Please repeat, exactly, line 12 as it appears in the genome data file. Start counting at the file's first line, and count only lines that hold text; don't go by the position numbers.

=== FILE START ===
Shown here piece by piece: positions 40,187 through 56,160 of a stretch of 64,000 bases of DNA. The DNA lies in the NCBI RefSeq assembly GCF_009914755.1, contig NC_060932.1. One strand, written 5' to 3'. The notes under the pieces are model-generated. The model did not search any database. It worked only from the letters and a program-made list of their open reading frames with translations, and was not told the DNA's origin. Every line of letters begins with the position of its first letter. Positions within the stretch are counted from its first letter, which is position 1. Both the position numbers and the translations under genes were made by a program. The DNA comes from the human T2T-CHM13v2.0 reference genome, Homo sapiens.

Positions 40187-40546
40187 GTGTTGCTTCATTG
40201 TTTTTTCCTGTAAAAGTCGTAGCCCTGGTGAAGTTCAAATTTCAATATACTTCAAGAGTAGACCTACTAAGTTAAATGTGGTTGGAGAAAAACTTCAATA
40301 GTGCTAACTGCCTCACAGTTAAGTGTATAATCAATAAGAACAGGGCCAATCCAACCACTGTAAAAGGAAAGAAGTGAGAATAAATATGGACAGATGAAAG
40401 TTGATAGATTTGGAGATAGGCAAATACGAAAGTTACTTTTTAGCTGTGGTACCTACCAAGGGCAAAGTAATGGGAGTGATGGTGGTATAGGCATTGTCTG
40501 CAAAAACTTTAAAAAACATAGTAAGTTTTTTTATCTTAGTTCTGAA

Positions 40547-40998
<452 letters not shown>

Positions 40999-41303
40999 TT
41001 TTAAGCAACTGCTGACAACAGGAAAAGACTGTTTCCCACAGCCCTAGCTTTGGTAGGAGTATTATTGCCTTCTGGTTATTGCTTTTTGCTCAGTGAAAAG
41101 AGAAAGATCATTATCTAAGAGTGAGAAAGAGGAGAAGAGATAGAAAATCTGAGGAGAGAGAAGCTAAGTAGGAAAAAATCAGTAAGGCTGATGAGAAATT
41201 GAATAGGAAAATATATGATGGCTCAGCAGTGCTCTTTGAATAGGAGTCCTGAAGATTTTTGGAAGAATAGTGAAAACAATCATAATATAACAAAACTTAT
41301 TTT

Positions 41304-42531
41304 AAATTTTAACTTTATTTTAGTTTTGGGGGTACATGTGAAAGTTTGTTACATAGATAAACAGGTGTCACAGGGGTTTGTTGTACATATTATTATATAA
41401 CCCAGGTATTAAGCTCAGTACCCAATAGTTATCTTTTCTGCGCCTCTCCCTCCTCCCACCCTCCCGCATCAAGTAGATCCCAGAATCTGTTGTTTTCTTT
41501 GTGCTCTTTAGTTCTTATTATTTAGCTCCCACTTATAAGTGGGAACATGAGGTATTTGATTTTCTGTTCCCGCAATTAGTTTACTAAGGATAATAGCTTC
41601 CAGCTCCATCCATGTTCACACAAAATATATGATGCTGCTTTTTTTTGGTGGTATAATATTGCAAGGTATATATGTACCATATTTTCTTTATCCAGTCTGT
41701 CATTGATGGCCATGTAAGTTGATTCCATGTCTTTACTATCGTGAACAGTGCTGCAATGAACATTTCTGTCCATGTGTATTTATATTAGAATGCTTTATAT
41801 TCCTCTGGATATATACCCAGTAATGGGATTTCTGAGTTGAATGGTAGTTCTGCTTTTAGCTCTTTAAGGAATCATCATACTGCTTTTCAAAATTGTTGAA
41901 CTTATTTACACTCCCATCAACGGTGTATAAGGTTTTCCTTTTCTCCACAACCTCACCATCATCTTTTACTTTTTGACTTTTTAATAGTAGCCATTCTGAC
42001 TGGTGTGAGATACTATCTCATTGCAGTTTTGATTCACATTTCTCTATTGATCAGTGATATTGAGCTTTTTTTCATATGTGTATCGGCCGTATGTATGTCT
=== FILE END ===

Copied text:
41001 TTAAGCAACTGCTGACAACAGGAAAAGACTGTTTCCCACAGCCCTAGCTTTGGTAGGAGTATTATTGCCTTCTGGTTATTGCTTTTTGCTCAGTGAAAAG